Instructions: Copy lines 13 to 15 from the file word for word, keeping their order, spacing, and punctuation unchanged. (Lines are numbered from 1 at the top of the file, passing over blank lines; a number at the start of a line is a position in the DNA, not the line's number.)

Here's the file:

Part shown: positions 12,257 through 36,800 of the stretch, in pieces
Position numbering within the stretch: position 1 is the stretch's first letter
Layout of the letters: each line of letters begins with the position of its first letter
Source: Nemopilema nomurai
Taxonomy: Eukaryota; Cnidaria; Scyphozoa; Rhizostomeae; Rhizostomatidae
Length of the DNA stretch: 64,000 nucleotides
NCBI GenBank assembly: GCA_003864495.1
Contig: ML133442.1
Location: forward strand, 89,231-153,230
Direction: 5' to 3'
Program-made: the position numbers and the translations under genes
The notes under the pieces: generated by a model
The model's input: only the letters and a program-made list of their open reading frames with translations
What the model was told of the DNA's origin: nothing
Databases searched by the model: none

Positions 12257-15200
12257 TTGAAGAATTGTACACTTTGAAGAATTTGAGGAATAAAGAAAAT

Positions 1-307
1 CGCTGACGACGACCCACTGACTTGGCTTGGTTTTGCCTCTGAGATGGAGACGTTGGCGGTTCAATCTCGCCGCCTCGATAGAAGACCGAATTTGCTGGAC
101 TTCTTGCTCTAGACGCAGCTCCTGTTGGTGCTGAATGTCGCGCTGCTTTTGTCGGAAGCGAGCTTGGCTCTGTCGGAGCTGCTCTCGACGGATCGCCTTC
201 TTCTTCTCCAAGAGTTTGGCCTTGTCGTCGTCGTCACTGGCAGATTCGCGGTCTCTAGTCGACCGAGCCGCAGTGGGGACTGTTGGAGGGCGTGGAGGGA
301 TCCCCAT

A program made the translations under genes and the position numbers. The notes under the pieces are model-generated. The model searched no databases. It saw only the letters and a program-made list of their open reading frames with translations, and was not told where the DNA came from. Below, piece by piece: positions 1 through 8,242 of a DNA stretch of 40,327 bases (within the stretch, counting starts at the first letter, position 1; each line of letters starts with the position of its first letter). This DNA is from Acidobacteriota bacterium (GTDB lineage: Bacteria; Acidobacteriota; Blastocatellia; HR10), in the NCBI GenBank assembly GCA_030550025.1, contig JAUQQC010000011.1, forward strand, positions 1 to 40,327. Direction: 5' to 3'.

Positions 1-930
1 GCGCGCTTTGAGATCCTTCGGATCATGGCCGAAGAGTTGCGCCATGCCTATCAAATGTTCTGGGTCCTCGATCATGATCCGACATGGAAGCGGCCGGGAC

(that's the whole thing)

The model's input: only the letters and a program-made list of their open reading frames with translations
What the model was told of the DNA's origin: nothing
Databases searched by the model: none